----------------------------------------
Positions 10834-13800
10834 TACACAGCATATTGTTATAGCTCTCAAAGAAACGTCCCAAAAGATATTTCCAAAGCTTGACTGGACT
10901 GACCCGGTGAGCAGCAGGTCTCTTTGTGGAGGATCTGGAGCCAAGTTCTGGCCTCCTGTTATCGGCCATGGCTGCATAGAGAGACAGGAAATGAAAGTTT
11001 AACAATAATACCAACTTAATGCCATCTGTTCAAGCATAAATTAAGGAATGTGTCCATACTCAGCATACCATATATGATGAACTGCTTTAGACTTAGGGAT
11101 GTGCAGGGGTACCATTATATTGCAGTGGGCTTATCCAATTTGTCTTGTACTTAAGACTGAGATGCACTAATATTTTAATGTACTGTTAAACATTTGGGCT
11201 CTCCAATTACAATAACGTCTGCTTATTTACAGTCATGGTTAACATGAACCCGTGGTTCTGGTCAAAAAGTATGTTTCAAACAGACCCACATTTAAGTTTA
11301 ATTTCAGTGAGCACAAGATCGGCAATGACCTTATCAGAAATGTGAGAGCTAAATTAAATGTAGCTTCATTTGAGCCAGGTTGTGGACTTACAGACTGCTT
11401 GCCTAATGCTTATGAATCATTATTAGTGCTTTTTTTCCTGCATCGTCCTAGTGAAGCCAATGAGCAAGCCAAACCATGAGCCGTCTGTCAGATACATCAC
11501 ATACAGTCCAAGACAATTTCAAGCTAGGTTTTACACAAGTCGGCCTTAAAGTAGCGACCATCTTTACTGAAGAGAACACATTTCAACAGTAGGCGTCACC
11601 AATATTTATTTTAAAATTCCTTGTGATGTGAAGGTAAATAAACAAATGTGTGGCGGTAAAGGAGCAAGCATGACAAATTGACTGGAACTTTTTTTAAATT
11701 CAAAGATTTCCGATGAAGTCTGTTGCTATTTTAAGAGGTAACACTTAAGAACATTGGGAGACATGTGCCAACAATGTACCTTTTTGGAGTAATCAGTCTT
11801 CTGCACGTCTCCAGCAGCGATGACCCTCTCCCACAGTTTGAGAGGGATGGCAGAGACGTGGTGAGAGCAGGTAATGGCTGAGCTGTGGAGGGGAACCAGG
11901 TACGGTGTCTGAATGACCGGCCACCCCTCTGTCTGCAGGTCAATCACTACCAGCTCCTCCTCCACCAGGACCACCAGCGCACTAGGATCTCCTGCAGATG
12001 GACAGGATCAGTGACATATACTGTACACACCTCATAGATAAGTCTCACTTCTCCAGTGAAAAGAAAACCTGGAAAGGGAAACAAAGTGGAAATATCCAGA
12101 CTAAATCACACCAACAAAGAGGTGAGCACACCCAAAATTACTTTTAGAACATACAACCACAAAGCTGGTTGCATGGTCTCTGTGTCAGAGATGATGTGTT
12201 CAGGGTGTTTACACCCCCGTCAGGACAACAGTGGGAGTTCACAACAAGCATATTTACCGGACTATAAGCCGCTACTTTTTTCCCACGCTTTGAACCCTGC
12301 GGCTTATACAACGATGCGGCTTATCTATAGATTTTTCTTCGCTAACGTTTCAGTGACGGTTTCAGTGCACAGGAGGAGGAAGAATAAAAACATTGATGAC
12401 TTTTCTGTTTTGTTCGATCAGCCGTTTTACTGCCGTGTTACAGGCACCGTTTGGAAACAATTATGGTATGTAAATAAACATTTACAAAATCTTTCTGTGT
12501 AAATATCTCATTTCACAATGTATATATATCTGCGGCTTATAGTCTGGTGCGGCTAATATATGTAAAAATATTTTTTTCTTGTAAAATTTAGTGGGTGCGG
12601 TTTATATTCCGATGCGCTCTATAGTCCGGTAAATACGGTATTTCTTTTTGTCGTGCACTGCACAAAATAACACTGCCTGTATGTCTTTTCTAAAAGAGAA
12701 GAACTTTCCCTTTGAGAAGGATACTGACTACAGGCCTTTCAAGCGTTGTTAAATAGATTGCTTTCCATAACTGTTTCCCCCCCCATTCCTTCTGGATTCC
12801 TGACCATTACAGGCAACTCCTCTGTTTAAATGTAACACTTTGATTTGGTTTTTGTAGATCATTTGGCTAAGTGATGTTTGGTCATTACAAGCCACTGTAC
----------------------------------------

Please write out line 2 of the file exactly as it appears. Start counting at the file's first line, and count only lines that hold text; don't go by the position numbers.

10834 TACACAGCATATTGTTATAGCTCTCAAAGAAACGTCCCAAAAGATATTTCCAAAGCTTGACTGGACT